890 Robb Road Aerial

The one acre Palo Alto parcel upon which the 8,300-square-foot nouveau French Manor sits at 890 Robb Road was purchased for $3.25 million in 2001, at which point a pedestrian 3,300-square-foot home with four bedrooms had sat on the site since 1973 and was subsequently razed.

890 Robb Road Pool

Designed by Sephen Pogue and constructed in 2003, the property now totals six bedrooms and seven and one-half baths, including the pool/guest house in the count.

There’s a requisite home theater, wine cellar, spa and gym.

And a rather enviable outdoor patio and kitchen with two charcoal barbeques in addition to the gas grill.

Listed for an even $15 million in 2012 and then withdrawn from the market in early 2013, 890 Robb Road has just been listed anew for $14,288,000.

16 thoughts on “The Robb Road Report”
  1. Love the Robb Report reference. It is a favorite read to see how money can’t buy class. $300,000 gold trimmed Hummer anyone?

    And this faux chateau is a nice example. Simply a mega McMansion with Frenchy details tacked on. That oddly angled mansard roof detail immediately betrays its bastard heritage. And the cliche dolphin statue in the pool is a nice touch.

    And now back to eating these acidic grapes …

    1. These faux maisons have been popping up since the 1990s. Here’s one outside of Los Gatos

      I will be happy when the trend in fake Tuscan or French manors fades away. The sad thing is that these million dollar buildings will be razed in a couple of decades and probably replaced with faux colonials, fake Swiss lodges, ersatz Mogul palaces, or whatever the fad-exotic of the day brings.

      How about real-Californian for a change?

      1. I wonder how many old stately mansions were torn down in Atherton to build a lot of the more recent McMansions. My guess it that the lots were recently subdivided from much larger estates (think 20-100 acres) and then split down to make these McMansions.

        1. Sort of…most of the subdivision of the great Atherton estates was done in the 1930-1960 range. Many of the cul-de-sacs off of Atherton Avenue were once estates. There are very few truly large parcels left…the Pine Brook estate on Atherton Avenue, some on Walsh, a handful on Monte Vista, one on Belbrook, etc.

          Most of what is actually being torn down to build new construction are 1940s-1960s era one-off ranch homes that were built once the original estates were torn down. Drive down one of the northernmost streets in West Atherton (Selby or Stockbridge) and you’ll have a pretty good idea of the types of homes that once lined Barry, Fairview, Polhemus, etc but have been pretty much eliminated. For example, the Flood Mansion was torn down to create Lindenwood, and literally all of the homes built were one-story ranches from that time period. Very few are actually architecturally significant. 1920s era is rare in Atherton, to be honest, but not from recent tearing down.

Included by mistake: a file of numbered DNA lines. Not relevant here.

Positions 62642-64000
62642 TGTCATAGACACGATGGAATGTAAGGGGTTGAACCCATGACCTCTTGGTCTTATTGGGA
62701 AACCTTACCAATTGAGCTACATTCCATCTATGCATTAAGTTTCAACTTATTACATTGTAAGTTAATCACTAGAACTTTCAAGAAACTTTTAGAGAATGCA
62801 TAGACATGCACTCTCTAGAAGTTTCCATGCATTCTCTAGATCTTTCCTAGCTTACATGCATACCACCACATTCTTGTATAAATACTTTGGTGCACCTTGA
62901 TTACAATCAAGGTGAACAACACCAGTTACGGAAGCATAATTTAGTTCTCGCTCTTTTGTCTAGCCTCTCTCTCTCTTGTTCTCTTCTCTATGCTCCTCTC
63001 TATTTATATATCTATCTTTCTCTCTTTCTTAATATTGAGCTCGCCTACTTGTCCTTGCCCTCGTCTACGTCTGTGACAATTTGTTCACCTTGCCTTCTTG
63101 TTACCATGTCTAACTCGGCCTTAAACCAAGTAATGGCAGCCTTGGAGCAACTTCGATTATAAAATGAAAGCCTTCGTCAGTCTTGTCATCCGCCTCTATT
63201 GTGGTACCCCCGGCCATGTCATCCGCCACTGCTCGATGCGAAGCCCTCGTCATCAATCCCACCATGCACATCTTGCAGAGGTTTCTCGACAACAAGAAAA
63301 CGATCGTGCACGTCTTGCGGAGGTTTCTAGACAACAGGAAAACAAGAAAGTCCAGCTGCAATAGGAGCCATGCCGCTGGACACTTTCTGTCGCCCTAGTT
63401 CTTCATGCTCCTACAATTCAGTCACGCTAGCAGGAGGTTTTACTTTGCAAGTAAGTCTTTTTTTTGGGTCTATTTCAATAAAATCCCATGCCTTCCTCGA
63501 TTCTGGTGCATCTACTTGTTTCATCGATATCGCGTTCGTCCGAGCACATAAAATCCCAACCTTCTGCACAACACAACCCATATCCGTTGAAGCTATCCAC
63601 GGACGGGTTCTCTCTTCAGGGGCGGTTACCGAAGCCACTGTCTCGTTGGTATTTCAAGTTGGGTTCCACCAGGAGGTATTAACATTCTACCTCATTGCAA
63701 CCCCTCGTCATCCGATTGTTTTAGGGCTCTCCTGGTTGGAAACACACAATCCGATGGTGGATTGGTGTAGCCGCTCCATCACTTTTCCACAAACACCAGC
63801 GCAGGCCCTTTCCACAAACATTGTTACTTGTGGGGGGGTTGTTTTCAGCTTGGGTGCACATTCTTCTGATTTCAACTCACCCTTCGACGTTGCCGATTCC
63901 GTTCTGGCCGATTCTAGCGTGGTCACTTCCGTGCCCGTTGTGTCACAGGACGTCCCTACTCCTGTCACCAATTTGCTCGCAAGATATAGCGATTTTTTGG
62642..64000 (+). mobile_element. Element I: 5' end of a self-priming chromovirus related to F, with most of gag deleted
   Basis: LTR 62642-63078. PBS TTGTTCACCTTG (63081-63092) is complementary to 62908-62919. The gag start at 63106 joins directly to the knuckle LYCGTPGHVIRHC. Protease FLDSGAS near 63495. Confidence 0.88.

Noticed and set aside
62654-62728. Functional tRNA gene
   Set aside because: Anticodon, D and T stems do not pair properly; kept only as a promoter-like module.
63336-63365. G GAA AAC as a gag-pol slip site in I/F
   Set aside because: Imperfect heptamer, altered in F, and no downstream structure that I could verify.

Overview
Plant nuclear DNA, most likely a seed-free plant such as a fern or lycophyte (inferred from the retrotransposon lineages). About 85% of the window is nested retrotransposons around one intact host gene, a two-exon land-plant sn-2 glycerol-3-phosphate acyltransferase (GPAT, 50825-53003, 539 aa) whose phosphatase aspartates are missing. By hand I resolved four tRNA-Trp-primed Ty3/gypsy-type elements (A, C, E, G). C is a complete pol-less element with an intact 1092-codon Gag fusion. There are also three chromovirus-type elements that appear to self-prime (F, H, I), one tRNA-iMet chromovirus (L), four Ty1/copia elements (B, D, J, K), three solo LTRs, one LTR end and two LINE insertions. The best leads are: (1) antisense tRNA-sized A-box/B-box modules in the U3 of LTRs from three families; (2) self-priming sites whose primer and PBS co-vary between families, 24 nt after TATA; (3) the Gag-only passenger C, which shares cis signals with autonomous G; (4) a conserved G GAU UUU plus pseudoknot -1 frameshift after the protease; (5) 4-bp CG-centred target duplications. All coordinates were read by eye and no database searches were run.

1. Significance is of course a matter of opinion (and perhaps the pseuod-science of “preservationism”) but the earlier ranchers represented a very distinct sensibility of an era. They also reflected a sense of modesty and quiet prosperity that these preposterous mega-mansions can’t come close to touching. This house shouts “1975 budget motel” to me, but I am not the market for this kind of house, so what does my opinion even matter?

          2. I too prefer a well maintained ranch home compared to the worst of the new mansions (although there have been some truly spectacular new residences in Atherton in the last few years that were very high quality and tasteful jobs). I was referring to Serge’s comment about stately old mansions (which I took to mean older Tudor and California Revival mansions) being torn down to build the new McMansions. Generally speaking, they were torn down for the ranch subdivisions, and it is now these ranchers (many in a great deal of disrepair and with only one owner) that are being torn down for the new builds. People think of Atherton as a town of giant homes and while in many areas this is true, there was a point in the not so distant past where entire neighborhoods were simple ranch homes and certain streets (even in West Atherton) still have far more aging ranchers than large homes.

            Of course, that’s changing too. Case in point, a street called Adam Way that is in West Atherton. Literally just five years ago, it was primarily ranch homes and was an easy pass in terms of location. Now there are a good half dozen new builds (either sold in the past few years or under construction as we speak) and the street looks as high-end as they come.

            But it is extremely rare for a historic mansion to be torn down for a new build. It’s usually the beat up ranch homes. The caveat is usually a large lot that is not easy to obtain. 172 Tuscaloosa, for example, is a stately old home that just sold for $13M and will almost assuredly be torn down. 133 Atherton Avenue caused a stir several years ago when a gorgeous California Revival mansion (20s or 30s era, can’t remember) on four acres was torn down for a Tuscan revival. But those are fairly rare cases.

  2. call me nuts, but if I had the money, I’d move there and open a cat and small dog colony. 100s of them.

    smoke fatties and take naps in random places around the property.

    maybe still over-reaching a bit on the asking tho. I’d say $10M-$12.5Mish.

  3. ALL THE BEST ELEMENTS OF A GENTEEL ESTATE in the European countryside…

    Even the listing daren’t pin down the “style” to one country.

  4. UPDATE: The asking price for 890 Robb Road has just been reduced another $1.4 million (10 percent), now asking $12.888 million for the Palo Alto Manor.

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